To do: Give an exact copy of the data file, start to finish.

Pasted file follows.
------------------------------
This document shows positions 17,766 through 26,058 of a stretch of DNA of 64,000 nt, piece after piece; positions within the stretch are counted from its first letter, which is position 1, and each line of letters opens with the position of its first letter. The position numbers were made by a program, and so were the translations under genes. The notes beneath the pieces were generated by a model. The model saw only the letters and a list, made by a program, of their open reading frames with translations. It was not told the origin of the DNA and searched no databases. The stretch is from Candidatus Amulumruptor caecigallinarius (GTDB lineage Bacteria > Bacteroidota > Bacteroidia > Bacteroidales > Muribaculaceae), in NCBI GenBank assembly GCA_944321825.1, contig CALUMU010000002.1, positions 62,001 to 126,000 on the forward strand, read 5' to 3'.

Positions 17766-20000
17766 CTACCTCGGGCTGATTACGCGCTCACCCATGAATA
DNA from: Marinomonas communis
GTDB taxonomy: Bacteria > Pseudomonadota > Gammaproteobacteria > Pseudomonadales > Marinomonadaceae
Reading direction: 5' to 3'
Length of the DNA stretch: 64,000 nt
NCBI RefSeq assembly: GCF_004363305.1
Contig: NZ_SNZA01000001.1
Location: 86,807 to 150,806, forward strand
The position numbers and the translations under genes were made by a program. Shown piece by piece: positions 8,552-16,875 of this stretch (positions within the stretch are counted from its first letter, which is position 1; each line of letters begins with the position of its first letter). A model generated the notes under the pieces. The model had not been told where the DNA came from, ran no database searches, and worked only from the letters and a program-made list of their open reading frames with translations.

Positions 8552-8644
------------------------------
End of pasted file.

This document shows positions 17,766 through 26,058 of a stretch of DNA of 64,000 nt, piece after piece; positions within the stretch are counted from its first letter, which is position 1, and each line of letters opens with the position of its first letter. The position numbers were made by a program, and so were the translations under genes. The notes beneath the pieces were generated by a model. The model saw only the letters and a list, made by a program, of their open reading frames with translations. It was not told the origin of the DNA and searched no databases. The stretch is from Candidatus Amulumruptor caecigallinarius (GTDB lineage Bacteria > Bacteroidota > Bacteroidia > Bacteroidales > Muribaculaceae), in NCBI GenBank assembly GCA_944321825.1, contig CALUMU010000002.1, positions 62,001 to 126,000 on the forward strand, read 5' to 3'.

Positions 17766-20000
17766 CTACCTCGGGCTGATTACGCGCTCACCCATGAATA
DNA from: Marinomonas communis
GTDB taxonomy: Bacteria > Pseudomonadota > Gammaproteobacteria > Pseudomonadales > Marinomonadaceae
Reading direction: 5' to 3'
Length of the DNA stretch: 64,000 nt
NCBI RefSeq assembly: GCF_004363305.1
Contig: NZ_SNZA01000001.1
Location: 86,807 to 150,806, forward strand
The position numbers and the translations under genes were made by a program. Shown piece by piece: positions 8,552-16,875 of this stretch (positions within the stretch are counted from its first letter, which is position 1; each line of letters begins with the position of its first letter). A model generated the notes under the pieces. The model had not been told where the DNA came from, ran no database searches, and worked only from the letters and a program-made list of their open reading frames with translations.

Positions 8552-8644